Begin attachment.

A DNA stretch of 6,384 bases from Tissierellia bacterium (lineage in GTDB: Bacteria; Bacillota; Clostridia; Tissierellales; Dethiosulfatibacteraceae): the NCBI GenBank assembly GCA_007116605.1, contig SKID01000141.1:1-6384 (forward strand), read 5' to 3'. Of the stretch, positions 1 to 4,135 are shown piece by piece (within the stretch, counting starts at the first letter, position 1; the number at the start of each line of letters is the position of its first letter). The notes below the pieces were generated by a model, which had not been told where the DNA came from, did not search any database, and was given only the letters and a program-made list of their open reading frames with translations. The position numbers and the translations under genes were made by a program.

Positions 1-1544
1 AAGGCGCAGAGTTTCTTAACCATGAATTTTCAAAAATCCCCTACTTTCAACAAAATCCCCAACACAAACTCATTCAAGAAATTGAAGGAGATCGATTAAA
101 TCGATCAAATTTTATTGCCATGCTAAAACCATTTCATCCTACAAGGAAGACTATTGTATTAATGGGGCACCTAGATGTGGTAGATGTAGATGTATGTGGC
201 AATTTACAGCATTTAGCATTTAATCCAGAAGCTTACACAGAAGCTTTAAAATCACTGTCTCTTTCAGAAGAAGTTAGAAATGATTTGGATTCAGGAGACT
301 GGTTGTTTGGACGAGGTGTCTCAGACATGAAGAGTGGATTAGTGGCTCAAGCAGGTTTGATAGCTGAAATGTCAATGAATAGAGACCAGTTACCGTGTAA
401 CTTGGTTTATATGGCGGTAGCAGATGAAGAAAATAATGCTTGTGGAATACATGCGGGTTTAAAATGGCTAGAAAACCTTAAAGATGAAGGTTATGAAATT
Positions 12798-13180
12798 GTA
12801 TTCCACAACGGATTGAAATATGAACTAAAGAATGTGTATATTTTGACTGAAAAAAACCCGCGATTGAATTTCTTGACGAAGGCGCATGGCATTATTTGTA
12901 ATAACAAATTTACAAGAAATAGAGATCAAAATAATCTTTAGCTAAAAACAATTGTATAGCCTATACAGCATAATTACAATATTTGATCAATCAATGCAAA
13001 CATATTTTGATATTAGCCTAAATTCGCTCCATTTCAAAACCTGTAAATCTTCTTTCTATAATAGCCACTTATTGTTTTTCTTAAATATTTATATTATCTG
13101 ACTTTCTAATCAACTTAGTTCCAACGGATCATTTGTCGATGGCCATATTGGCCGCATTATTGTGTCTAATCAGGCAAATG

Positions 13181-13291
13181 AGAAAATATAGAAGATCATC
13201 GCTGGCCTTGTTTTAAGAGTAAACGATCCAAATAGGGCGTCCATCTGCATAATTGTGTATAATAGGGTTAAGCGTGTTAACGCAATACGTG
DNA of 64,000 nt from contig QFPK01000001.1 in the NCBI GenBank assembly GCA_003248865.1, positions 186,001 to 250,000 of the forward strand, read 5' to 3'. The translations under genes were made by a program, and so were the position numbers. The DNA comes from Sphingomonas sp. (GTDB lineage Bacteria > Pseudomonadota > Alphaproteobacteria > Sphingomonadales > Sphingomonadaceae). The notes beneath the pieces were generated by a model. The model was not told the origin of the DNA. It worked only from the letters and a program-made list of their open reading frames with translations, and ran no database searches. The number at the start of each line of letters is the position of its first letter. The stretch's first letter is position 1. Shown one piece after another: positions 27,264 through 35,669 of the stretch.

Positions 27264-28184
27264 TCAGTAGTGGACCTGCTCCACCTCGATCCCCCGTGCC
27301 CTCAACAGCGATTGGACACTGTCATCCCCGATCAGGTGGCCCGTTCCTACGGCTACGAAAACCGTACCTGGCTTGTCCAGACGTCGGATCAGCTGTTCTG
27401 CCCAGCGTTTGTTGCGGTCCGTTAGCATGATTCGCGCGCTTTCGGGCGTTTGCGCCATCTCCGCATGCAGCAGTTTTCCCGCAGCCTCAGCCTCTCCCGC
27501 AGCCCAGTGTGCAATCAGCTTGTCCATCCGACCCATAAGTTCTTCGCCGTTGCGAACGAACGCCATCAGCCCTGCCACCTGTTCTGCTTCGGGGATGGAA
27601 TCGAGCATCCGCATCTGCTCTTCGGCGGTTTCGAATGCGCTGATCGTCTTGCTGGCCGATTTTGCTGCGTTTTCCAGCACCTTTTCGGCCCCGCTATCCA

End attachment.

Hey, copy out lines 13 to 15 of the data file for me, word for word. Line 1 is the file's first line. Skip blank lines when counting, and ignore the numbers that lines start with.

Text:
13101 ACTTTCTAATCAACTTAGTTCCAACGGATCATTTGTCGATGGCCATATTGGCCGCATTATTGTGTCTAATCAGGCAAATG

Positions 13181-13291
13181 AGAAAATATAGAAGATCATC